This turkey was with a flock of 13 other turkeys. The flock was feeding in the grass as the rain fell. It was a very special few moments for me and I only wish I had a longer lens to reach out and get closer photos of these beautiful birds.

Time to Be in the Mountians!

I can feel it. The weather is slowly changing as the evenings and mornings are getting cooler. The leaves on the trees are starting to show some hints that their colors might soon be changing, too. Yep, I can feel it–it’s time to be in the mountains again!

I absolutely love this time of year. It is so beautiful and even the wildlife is becoming more active. The breeding season of the elk feature bugle sounds and sights that are breathtaking and photogenic.

This weekend I will be in the mountains with my son, James, to see and photograph the elk. I can’t wait. It’s only going to be a one day trip but at least we will see firsthand how the elk rut is going. We hope to hear some ear-piercing bugles, see some sparing, and capture some of this action with our cameras. It’s going to be sweet!

There is no place like the mountains and there is no place I’d rather be than in the mountains behind my viewfinder!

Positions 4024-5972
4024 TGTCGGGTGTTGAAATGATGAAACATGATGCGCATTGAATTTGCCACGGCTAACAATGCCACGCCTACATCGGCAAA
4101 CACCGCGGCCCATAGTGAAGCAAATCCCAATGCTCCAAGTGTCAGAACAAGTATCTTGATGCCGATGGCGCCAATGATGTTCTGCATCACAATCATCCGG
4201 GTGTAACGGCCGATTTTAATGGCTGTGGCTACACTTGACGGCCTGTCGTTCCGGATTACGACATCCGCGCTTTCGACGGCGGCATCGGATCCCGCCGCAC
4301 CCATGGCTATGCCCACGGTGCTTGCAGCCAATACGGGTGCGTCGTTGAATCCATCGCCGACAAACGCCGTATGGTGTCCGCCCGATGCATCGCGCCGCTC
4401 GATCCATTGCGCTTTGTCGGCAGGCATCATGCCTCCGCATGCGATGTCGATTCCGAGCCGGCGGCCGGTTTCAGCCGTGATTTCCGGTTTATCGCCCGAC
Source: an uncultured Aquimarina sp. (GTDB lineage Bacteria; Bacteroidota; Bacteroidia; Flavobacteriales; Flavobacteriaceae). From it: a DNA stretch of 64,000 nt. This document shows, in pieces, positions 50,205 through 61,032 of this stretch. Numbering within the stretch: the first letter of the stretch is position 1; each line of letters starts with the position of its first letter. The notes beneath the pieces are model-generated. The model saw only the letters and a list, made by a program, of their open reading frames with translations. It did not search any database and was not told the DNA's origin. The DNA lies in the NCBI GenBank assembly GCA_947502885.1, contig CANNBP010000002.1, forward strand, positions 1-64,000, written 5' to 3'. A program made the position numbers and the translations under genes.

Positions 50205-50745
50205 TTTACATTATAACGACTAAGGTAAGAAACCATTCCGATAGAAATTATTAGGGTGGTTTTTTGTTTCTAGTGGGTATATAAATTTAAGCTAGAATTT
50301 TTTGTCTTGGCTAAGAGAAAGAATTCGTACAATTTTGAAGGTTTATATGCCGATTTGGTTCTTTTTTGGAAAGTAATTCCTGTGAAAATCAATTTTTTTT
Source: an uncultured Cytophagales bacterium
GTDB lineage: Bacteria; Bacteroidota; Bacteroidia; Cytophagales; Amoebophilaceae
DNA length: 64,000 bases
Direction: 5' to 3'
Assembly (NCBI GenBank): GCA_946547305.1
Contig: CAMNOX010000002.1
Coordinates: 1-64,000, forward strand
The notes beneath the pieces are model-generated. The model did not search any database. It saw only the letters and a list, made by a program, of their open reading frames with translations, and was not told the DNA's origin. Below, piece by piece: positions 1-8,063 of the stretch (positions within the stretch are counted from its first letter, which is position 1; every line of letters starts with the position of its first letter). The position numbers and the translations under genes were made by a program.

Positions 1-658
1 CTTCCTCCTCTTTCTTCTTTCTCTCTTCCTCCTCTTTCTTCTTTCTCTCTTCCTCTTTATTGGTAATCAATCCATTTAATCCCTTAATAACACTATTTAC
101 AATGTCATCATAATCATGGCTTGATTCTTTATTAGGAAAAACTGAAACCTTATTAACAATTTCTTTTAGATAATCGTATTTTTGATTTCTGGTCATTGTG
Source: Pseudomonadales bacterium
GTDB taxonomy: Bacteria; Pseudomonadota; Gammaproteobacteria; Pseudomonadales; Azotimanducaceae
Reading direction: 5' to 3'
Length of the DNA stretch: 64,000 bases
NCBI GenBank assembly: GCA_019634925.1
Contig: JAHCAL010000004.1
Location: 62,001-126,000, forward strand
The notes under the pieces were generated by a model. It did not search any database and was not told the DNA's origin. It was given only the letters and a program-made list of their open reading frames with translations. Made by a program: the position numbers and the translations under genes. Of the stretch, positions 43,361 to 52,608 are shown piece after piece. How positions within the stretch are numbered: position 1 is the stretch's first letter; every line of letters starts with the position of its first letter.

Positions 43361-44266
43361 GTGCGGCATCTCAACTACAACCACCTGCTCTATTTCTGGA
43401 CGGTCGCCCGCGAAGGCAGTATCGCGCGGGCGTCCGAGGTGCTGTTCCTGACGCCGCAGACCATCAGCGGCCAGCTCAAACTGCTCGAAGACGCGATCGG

Here’s a photo of my colleague and professional photographer, Dick McCreight behind his viewfinder.

Yeah, We’re Friends Now

These two bulls were posing side-by-side for us last week in the middle of August. They seem to be good friends as they stand there in the field. Next month it will be a different story!

These two boys will go from friends to foe as they will be competing for breeding rights. I cannot wait for the rut! I generally like fall anyway–in fact, it is my most favorite time of the year. But when the elk activity at this time of year is added in, this time of year is simply magical! Bulls will be bugling and getting very excited, which makes any wildlife photographer excited as well! The rut is just around the corner and I definitely plan to be on the elk range for this wonderful and wild experience!

Yep, they might  look like good friends now, but just wait until next month!